Without a national footprint, dedicated analysts or the ample press attention that the megabanks receive, smaller banks really only get four opportunities a year to tell their story to investors. The quarterly earnings press release is the cornerstone of the relationship between banks and the investment community. It is the key piece of information that helps smaller institutions bridge potential information gaps. But unfortunately, the vast majority of publicly traded, lesser-known banks are woefully behind in preparing adequate disclosures.

Too many of their earnings press releases raise more questions than answers and simply do not provide enough information to properly value a company. Generally speaking, the level of disclosure is typically correlated with the size of a bank, meaning smaller institutions tend to disclose less than their larger counterparts. Because of the more limited disclosures, reduced coverage of smaller banks by stock analysts and often a lack of access to management, the potential investor is often left in the dark.

Examples of sub-optimal disclosures for small banks include truncated financial statements which limit an analyst's ability to achieve greater insight into what's driving the business. More granular disclosures are necessary to address loan and deposit trends. An investor or analyst needs to be able to assess the balance sheet not just at a snapshot in time but as an average over the entire quarter. Balance sheet items need to include corresponding yield trends to identify the direction of the net interest margin, one of the more critical components of a bank's earnings stream.

Smaller banks' disclosures on mortgage banking do not consistently provide sufficient detail on originations, gain-on-sale margins and market color to confidently arrive at a near-term outlook for the mortgage sector. Simply providing summary level net chargeoff and nonperforming loan balances is not enough to gauge the health of the individual portfolios, particularly during inflection periods where identifying credit trends is the most critical.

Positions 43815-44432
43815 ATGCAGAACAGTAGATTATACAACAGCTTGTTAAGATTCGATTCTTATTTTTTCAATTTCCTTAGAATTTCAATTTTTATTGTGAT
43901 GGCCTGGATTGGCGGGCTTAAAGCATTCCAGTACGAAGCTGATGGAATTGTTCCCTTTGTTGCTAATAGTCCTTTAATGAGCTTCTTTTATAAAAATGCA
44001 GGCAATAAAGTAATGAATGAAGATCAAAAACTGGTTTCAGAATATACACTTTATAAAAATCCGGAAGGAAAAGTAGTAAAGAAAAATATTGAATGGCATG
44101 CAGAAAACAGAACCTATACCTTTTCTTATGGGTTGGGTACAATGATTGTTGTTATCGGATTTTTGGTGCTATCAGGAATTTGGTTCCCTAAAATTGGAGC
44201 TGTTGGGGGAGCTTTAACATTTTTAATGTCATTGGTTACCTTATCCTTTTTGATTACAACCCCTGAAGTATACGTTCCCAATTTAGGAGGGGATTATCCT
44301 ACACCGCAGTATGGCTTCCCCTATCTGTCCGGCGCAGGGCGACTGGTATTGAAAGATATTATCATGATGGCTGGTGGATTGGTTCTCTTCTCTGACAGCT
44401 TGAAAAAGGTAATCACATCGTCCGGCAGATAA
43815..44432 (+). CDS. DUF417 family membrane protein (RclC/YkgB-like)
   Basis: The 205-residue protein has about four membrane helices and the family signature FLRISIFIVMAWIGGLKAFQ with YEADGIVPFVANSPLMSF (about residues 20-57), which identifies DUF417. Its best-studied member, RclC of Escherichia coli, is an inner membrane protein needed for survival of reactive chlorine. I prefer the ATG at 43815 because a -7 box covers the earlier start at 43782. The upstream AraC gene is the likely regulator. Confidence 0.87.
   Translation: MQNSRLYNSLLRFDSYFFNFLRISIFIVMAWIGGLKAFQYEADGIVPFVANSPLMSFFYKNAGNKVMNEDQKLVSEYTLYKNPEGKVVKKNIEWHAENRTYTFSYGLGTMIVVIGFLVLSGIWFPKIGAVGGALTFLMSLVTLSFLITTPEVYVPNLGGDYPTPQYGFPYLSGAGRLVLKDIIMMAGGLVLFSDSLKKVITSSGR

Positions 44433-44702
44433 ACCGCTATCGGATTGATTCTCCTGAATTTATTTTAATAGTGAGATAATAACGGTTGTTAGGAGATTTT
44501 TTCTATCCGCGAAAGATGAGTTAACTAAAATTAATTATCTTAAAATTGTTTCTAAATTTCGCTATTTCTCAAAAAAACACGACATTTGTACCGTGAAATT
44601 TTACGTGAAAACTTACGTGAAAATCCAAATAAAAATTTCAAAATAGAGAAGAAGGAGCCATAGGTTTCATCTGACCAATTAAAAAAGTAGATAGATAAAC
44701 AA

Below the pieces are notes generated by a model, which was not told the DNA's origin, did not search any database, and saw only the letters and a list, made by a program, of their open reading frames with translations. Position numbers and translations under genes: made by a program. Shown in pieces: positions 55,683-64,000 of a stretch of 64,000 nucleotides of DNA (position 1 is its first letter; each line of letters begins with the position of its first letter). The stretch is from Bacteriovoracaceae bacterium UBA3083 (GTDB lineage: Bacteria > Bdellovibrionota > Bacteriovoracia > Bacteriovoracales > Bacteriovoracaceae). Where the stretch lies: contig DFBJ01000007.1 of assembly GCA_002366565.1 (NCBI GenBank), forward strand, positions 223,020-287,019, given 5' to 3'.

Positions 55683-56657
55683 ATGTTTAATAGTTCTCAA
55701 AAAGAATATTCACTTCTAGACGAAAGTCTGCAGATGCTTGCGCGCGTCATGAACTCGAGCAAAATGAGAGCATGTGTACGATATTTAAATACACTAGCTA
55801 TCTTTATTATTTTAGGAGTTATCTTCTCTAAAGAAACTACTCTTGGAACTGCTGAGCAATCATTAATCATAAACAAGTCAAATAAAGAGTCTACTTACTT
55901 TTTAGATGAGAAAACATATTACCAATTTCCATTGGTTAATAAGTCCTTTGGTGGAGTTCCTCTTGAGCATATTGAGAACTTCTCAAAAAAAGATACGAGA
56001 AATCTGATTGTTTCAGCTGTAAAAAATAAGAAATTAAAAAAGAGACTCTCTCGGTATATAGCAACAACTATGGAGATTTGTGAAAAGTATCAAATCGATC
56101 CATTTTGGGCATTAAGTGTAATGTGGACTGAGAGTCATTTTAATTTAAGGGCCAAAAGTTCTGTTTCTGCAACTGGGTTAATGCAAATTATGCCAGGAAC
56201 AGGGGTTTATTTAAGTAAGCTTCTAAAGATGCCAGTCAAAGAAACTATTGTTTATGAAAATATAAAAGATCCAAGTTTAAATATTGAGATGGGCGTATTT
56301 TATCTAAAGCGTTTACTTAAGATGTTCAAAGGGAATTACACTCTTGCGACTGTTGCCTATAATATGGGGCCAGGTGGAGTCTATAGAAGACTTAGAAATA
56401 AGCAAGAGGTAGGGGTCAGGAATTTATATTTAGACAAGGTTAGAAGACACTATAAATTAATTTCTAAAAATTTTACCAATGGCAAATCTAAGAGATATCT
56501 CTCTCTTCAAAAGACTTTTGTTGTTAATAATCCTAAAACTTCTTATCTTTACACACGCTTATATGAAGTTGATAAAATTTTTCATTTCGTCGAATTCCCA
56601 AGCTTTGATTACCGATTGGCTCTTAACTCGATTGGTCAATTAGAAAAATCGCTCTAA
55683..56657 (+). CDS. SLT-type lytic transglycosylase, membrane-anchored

The effect of transparency on stock value speaks for itself. Institutional investors prefer to own banks that are transparent, and tend to shy away from buying shares of banks that are more of a mystery. And the stocks of banks with greater institutional ownership trade higher. When analyzing the more than 950 publicly traded banks with under $10 billion in assets, KBW found a direct linkage between valuation and shareholder base. More specifically, banks with over 50% ownership comprised of institutional investors currently trade at over 1.4 times of tangible book value, or a 35% premium. By comparison, those with a minority institutional ownership base trade at less than 1.1 times.

So what makes a good earnings press release? At bare minimum, banks should provide a healthy mix of text and tables. Provide a brief, but substantive review of major underlying issues and driving factors. This should include information on things like net interest income and margin, loan and deposit trends, asset quality, and capital. Commentary by the chief executive officer is especially helpful as it provides analysts and investors with a better appreciation of current trends and the fundamental outlook for the company and industry as a whole. Financial tables are necessary to illustrate income statement, average balance sheet, capital position and asset quality for the current, prior and year-ago quarters.

There are a number of small and mid-cap banks that set the gold standard for public disclosure. While many of these companies are larger than $10 billion in assets, they can serve as role model for smaller institutions. They include Ameris Bancorp ($5.6 billion), Associated Bank ($27.7 billion), Bank of Hawaii ($15.4 billion), Independent Bank Corp. of Michigan ($2.4 billion), Old National Bancorp ($12.0 billion), Sterling Bancorp ($11.9 billion), Trustmark Corp. ($12.7 billion) and Western Alliance (14.3 billion).

Even banks with sufficient earnings releases should go further. The quarterly reports should include data for the previous five quarters, including subportfolio granularity and how the institution's data compared with regional trends. The discussion of recent quarters could also include mortgage banking activity and a detailed explanation of how acquisitions filter through the financial statements, especially since these are among the more volatile revenue sources for banks. Institutions could also provide the math behind calculating ratios of tangible common equity to tangible assets, in order to better assess the capital base. Institutions should provide data on net charge-offs and nonperforming loans, by portfolio. Regional data, earnings-per-share guidance and other factors can help align expectations with the company outlook.

Knowledge is power. Those willing to put forth the effort to narrow the information gap that exists with the investment community will reap the benefits of greater transparency.

Thomas Michaud is the chief executive of Keefe, Bruyette & Woods. Christopher McGratty is a managing director of equity research for KBW.